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GNU Coding Standards

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5.6 Portability between CPUs

Even GNU systems will differ because of differences among CPU types--for example, difference in byte ordering and alignment requirements. It is absolutely essential to handle these differences. However, don't make any effort to cater to the possibility that an int will be less than 32 bits. We don't support 16-bit machines in GNU.

Similarly, don't make any effort to cater to the possibility that long will be smaller than predefined types like size_t. For example, the following code is ok:

 
printf ("size = %lu\n", (unsigned long) sizeof array);
printf ("diff = %ld\n", (long) (pointer2 - pointer1));

1989 Standard C requires this to work, and we know of only one counterexample: 64-bit programs on Microsoft Windows IA-64. We will leave it to those who want to port GNU programs to that environment to figure out how to do it.

Predefined file-size types like off_t are an exception: they are longer than long on many platforms, so code like the above won't work with them. One way to print an off_t value portably is to print its digits yourself, one by one.

Don't assume that the address of an int object is also the address of its least-significant byte. This is false on big-endian machines. Thus, don't make the following mistake:

 
int c;
...
while ((c = getchar()) != EOF)
  write(file_descriptor, &c, 1);

When calling functions, you need not worry about the difference between pointers of various types, or between pointers and integers. On most machines, there's no difference anyway. As for the few machines where there is a difference, all of them support Standard C prototypes, so you can use prototypes (perhaps conditionalized to be active only in Standard C) to make the code work on those systems.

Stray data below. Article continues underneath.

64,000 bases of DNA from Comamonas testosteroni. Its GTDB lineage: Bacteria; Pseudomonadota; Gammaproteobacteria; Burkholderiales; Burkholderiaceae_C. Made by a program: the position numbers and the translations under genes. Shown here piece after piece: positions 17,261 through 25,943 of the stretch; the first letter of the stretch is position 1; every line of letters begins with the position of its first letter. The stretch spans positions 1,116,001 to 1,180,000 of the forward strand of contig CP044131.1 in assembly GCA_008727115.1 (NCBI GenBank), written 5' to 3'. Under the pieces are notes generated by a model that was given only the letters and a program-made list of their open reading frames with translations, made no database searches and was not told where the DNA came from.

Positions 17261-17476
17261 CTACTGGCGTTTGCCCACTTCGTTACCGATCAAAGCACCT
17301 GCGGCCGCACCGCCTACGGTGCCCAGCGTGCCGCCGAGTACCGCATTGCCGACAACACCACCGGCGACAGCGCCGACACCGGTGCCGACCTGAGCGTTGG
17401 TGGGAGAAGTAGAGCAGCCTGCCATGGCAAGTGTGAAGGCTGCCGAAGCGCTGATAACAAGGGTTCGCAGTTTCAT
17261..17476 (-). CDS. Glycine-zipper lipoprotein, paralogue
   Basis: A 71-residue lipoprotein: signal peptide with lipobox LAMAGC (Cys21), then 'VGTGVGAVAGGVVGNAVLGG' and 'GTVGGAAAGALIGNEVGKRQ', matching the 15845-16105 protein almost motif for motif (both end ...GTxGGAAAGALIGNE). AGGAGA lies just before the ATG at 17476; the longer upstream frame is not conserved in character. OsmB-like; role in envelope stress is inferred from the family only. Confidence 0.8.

In certain cases, it is ok to pass integer and pointer arguments indiscriminately to the same function, and use no prototype on any system. For example, many GNU programs have error-reporting functions that pass their arguments along to printf and friends:

 
error (s, a1, a2, a3)
     char *s;
     char *a1, *a2, *a3;
{
  fprintf (stderr, "error: ");
  fprintf (stderr, s, a1, a2, a3);
}

In practice, this works on all machines, since a pointer is generally the widest possible kind of argument; it is much simpler than any "correct" alternative. Be sure not to use a prototype for such functions.

If you have decided to use Standard C, then you can instead define error using `stdarg.h', and pass the arguments along to vfprintf.

Avoid casting pointers to integers if you can. Such casts greatly reduce portability, and in most programs they are easy to avoid. In the cases where casting pointers to integers is essential--such as, a Lisp interpreter which stores type information as well as an address in one word--you'll have to make explicit provisions to handle different word sizes. You will also need to make provision for systems in which the normal range of addresses you can get from malloc starts far away from zero.


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